What do you want from life? Do you have everything you always wished for? Not very often do we ask ourselves these questions while being caught up in the routine, drama and struggles of life. It is easy to lead a life that gives us a sense of security and safe space, but it takes a lot of courage to step out of the comfort zone and go for the things we believe in. It is something that does not occur to most of us naturally due to our cultural conditioning. We are expected to go to school, get into college right after school (gap year, what is that), get a job right after, get married, have kids and grow old with loads of grandkids. We are rarely asked if that is something we really want, if it will make us happy.
Someone rightly said — "By doing what you love, you inspire and awaken the hearts of others."
The inspiring life journey of Paige Newberry is one such exceptional story. From travelling to Morocco right after cancelling the wedding she wasn't sure of, to moving all the way across the globe to follow her dream of working with animals, she has done it all.
Let us get more insight into the remarkable life of Miss Newberry.
Paige, your journey is heart-warming and inspirational. Please tell the Tripoto community more about yourself.
I am 29 years old (will be 30 in April). I was born and raised in Fort Lauderdale, Florida, where I was very lucky to be exposed to adventures and explored the ocean and the islands nearby. Growing up, my father travelled for work and would bring my mother, sisters and me along whenever possible, so I caught the travel bug at a young age. I worked hard throughout school and was able to graduate from high school one year early. I took a year off between high school and college to work and save up as much money as I could. This also allowed me to take small surfing trips around Florida. From there, I was accepted to the University of North Florida in Jacksonville, Florida, where I could focus on school and surfing.
When and where was your first solo travelling experience?
My first true solo trip was when I was 15-years-old. I was meeting family friends out in Utah for a snowboarding trip, and while I was used to travelling and flying, experiencing the airport alone was quite a different experience. The trip there was no problem. However, on the way back from Utah to Florida, I had a layover in Dallas. The second flight ended up being cancelled due to bad weather (tornadoes) and the airlines put me up at a hotel. At 15, I was not only experiencing travelling solo for the first time, but I was also experiencing tornadoes for the first time. However, I didn't let it scare me, and now airports are one of my favourite places to be (strange, I know!).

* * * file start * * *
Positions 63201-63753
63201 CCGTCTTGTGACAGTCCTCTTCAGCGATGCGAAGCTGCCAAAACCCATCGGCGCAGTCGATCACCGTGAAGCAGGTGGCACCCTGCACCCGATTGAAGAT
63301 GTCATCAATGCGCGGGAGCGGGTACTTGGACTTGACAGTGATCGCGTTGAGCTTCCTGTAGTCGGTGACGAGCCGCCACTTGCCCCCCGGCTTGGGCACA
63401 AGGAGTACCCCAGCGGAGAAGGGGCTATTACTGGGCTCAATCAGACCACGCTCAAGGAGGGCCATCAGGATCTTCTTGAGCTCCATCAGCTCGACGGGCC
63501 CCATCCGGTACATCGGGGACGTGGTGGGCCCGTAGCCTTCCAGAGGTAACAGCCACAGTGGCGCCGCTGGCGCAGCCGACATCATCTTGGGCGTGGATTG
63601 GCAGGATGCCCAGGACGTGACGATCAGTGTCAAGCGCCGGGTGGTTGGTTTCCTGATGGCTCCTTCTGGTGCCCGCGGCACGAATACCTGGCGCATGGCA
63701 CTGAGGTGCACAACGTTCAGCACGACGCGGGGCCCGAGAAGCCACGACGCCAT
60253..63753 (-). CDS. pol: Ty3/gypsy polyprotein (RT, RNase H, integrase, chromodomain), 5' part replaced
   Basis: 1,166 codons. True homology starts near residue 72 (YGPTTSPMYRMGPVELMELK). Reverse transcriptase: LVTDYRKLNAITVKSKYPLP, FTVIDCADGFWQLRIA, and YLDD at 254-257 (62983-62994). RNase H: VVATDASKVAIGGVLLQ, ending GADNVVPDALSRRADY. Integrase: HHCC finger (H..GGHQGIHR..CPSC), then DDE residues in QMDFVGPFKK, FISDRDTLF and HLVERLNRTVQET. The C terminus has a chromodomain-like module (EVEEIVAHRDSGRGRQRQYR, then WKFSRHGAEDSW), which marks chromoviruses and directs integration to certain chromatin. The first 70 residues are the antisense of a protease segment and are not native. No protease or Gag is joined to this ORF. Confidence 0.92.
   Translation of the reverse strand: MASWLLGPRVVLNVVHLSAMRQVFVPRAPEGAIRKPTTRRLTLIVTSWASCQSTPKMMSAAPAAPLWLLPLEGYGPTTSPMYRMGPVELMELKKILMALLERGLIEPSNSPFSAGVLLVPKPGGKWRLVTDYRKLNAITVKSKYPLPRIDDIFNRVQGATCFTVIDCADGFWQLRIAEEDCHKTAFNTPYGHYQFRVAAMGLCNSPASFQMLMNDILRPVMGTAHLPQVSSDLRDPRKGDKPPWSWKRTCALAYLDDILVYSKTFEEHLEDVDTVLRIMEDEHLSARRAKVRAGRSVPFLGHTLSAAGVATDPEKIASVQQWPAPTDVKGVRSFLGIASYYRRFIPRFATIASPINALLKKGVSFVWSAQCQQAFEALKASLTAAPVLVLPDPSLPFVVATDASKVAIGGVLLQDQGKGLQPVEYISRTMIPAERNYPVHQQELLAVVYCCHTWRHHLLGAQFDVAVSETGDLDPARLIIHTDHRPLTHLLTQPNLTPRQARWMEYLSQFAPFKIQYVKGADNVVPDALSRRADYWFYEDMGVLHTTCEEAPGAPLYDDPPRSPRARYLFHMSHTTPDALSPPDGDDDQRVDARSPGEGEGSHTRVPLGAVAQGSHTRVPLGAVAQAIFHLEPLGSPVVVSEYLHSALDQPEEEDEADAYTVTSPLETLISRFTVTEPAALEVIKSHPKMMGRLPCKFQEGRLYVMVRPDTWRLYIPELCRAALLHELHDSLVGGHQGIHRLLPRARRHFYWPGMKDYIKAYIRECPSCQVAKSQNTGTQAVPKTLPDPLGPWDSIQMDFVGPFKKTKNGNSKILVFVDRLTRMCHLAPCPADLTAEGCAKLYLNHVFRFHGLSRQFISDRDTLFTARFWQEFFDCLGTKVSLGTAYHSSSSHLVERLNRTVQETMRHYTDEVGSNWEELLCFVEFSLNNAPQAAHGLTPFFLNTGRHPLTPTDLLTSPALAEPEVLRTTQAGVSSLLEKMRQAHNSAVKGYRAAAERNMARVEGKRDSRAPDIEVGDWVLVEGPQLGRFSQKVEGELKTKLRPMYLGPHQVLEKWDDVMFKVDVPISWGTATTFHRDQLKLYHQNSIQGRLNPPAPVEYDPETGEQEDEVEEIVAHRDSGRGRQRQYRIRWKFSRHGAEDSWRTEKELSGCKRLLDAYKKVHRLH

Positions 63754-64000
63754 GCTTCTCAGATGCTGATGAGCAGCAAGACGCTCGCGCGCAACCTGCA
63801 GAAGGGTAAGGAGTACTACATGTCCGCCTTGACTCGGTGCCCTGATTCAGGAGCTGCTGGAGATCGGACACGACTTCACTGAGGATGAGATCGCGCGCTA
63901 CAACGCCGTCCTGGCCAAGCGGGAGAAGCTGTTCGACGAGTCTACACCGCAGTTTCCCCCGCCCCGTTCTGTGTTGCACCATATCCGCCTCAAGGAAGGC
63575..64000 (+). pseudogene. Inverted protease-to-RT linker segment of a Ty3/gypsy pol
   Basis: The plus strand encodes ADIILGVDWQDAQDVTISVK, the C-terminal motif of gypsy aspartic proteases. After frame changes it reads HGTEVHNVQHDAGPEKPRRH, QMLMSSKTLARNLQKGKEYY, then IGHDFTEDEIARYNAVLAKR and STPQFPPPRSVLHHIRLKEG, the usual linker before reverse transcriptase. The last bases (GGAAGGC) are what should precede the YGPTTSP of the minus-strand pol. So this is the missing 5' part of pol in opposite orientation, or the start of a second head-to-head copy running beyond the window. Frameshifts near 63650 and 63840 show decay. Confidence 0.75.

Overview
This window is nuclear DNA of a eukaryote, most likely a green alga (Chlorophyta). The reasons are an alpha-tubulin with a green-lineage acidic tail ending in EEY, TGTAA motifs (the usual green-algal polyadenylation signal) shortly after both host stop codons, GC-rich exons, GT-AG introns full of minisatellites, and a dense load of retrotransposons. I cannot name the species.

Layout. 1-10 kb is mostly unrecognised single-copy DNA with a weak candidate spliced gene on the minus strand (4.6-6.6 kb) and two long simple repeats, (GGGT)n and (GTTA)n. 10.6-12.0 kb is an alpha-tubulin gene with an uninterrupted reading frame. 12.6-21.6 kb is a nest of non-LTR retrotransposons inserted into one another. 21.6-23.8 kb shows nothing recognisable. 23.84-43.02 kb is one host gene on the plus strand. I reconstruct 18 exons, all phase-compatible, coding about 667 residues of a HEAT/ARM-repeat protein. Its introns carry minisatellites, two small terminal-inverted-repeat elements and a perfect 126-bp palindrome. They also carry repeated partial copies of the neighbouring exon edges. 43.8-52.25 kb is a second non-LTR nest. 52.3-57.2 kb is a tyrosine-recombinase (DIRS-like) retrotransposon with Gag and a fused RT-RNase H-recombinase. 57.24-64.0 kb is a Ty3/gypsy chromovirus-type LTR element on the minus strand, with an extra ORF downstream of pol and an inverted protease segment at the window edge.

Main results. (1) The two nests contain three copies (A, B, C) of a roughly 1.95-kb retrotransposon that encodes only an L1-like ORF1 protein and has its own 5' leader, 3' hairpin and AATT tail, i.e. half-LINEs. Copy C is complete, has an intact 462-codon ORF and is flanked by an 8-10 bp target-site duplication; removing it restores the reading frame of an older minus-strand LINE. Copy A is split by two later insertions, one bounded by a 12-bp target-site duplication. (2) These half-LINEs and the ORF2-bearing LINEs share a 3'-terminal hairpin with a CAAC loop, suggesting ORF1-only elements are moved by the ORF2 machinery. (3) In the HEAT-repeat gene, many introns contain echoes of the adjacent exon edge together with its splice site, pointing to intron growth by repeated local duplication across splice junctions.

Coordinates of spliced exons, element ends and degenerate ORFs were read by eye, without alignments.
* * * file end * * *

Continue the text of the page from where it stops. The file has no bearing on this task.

How many countries have you been to since then?
I am currently visiting my 21st country. Within the next six months, I will have travelled to six more.
How do you fund your travel?
I have always been a very hard worker. At one time, I had four different jobs, so I have learned how to save and invest my money well. I also do not spend much money on clothes or material things, and try to find the best deals when available.
What has been your longest time travelling and what inspired you to do it?
This trip I am on at the moment will be my longest. I moved from South Florida to Indonesia indefinitely and will be backpacking around Southeast Asia for six months. There are quite a few inspirations that led up to this trip which you can read more about on my blog. When my father passed away and I cancelled my wedding, I knew it was time for me to live every day the way that I knew would make me happy, not behind a computer in a cubicle anymore.
Tell me about your favourite travel memory.
My absolute favourite travel memory, at least so far, was the time I camped in the Sahara Desert. I rode a camel out into the middle of the sand dunes and laid under the full moon enjoying the cool breeze and socialising with the local Berber tribe. It was one of the most freeing, calming, adventurous experiences I have ever had the joy of being a part of, and it will forever be in my memories.
You have said that you began fearing going far from home after losing your father. How did you overcome that fear?
Losing my father was really hard. But the hardest part was knowing that my mother was alone for the first time in almost 50 years. It took a lot of time for me to be okay leaving her, even just to go to the store. As time went on, things got a bit easier. The one thing that kept us both going is knowing that my father would never want us to not live our lives to the fullest as he did. He loved what he did every day for work and loved seeing the world, and I know he wants the same for us. After my mother and I were able to mourn, I took her on a road trip around Ireland and the UK to help us remember that my father would be with us wherever we are. Now, my mom gets excited for me when I travel and loves to hear about the stories, and I take her on trips whenever she is able.
How did travelling heal you after all the hardships life put you through?
Wow. It heals me in too many ways to count! But one of the biggest aspects of travelling for me is the ability to connect with so many people that you would otherwise never have the chance to cross paths with. I have met some of my lifelong friends on trips I have taken across the world. I have met girls that I swear are my twin, both spiritually and physically (I met a girl in Morocco, who came all the way from Switzerland, and she looked exactly like me). Experiencing different cultures sheds a light on the life you are living, good or bad. You may think your life is going horrible until you come across a culture that has far less than you, but the people are so much happier than you. In Nusa Penida, Indonesia, people live with little running water and weak WiFi, but are some of the most pleasant people I have come across. Travelling truly shows that a roof, water and food is all you really need, and that happiness comes from inside you and what you choose to make out of your life.